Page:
North Korea warned Sunday of "nuclear disasters" around the world if Washington attacks the communist state, while its civilian leaders urged greater cooperation between Pyongyang and Seoul to ease the crisis on the Korean Peninsula.
The North's official Rodong Sinmun newspaper accused the Central Intelligence Agency of preparing a surprise attack on the nation's nuclear facilities that are suspected of being used to make atomic bombs.
"If the U.S. imperialists ignite a war on the Korean Peninsula, the war will turn into a nuclear war," Rodong said. "As a consequence, the Koreans in the north and south and the people in Asia and the rest of the world will suffer horrifying nuclear disasters."
The report, carried by the North's state-run KCNA news agency, claimed that Washington put its forces around the peninsula on "semi-war footing" and "is pushing ahead with nuclear war preparations in full swing."
Pyongyang accuses Washington of inciting the nuclear standoff as a pretext for an invasion. Washington has repeatedly said it has no plans to attack North Korea, but stresses that "all options are on the table."
In Seoul on Sunday, North Korea's religious and civic leaders urged greater cooperation between the two Koreas to prevent war during joint inter-Korean religious masses.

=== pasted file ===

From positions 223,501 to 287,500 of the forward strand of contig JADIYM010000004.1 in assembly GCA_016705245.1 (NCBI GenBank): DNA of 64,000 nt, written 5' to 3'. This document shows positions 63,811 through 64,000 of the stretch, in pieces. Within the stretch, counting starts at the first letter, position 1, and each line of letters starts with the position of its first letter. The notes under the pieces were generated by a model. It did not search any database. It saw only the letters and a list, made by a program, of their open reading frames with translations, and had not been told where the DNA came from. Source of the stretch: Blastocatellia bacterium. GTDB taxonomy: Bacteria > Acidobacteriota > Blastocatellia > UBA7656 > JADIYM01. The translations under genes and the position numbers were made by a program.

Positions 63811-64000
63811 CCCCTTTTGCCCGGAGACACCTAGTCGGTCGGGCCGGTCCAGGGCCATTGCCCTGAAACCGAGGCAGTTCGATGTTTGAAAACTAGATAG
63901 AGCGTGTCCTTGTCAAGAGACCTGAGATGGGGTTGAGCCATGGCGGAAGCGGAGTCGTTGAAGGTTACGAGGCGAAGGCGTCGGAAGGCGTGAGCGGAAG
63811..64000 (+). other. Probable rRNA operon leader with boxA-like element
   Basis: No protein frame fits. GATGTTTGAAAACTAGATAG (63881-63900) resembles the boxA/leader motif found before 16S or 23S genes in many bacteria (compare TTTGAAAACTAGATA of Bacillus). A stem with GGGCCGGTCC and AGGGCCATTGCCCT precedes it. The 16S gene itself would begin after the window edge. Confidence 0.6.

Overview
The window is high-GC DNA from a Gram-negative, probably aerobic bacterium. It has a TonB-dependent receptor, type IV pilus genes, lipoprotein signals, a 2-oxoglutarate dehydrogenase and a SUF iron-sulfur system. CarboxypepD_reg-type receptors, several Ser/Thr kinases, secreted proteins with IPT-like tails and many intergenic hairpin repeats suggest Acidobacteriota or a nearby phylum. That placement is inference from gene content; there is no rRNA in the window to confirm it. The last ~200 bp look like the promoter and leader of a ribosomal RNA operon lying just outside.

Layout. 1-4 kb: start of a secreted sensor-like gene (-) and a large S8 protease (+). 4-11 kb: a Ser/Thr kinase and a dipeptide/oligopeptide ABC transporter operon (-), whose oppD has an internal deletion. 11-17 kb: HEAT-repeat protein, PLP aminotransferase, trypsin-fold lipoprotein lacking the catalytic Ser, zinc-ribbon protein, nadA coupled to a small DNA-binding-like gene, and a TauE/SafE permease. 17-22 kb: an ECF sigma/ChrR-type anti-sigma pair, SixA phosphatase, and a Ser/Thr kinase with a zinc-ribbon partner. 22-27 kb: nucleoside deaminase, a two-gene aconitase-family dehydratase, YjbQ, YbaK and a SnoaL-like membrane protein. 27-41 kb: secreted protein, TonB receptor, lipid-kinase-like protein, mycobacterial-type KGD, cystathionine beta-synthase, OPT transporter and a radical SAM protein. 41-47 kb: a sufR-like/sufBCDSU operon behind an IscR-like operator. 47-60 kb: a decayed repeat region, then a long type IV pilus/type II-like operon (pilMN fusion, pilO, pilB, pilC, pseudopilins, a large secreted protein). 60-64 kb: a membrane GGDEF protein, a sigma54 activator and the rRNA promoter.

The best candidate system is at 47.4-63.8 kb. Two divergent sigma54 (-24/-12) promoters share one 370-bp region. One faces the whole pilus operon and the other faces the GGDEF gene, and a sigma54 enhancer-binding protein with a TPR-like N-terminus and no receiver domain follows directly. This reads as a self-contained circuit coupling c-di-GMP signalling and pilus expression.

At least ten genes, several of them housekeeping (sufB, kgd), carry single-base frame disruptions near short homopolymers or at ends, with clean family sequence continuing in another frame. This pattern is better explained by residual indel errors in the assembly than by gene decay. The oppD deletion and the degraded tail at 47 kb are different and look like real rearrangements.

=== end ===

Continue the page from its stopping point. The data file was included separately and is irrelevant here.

"Preventing war through national cooperation is the most urgent task of the nation," said Ri Mun Hwan, a senior North Korean delegate. "If war breaks out, the South cannot be safe and the entire nation will face disaster."
Another delegate, Oh Kyung Woo, said the "United States is threatening a nuclear war, but if war breaks out both South and North will incur damages," according to South Korea's national Yonhap news agency.
"Foreign forces will never give us reunification. We must cooperate with each other," Oh was quoted as saying.
The comments were made during religious masses at a cathedral, a church, a Buddhist temple and other religious locations, which were attended by thousands of South Koreans.
The ceremonies were a part of an inter-Korean festival to mark the anniversary of a major independence uprising against Japanese colonial rule on March 1, 1919.
Pyongyang sent 105 delegates to Seoul on Saturday for the three-day festival. Both Koreas mark the uprising as a major holiday. Japan ruled the peninsula from 1910 to 1945.
Rodong, monitored by South Korea's national Yonhap news agency, reiterated that the North's nuclear activities were "strictly for peaceful purposes and poses no threat to anyone."
"Crushing the U.S. plot to attack North Korea is a very important issue related to peace and safety of Asia and the world, the existence and future of mankind," Rodong said.
Raising tensions last week, North Korea test-fired a missile into the sea off its east coast. Pyongyang also reactivated a 5-megawatt reactor that could produce plutonium for nuclear weapons, U.S. and South Korean officials said.
On Saturday, North Korea said nuclear war could break out on the peninsula at "any moment," after South Korean President Roh Moo-hyun warned of a "calamity" unless the standoff is resolved peacefully and quickly.
The dispute flared in October when Washington said North Korea had admitted pursuing a nuclear program, which violated a 1994 pact.
Washington and its allies cut off oil shipments to the impoverished communist state. The North responded by saying it would reactivate its frozen facilities. It also expelled U.N. monitors and withdrew from the global Nuclear Non-Proliferation Treaty.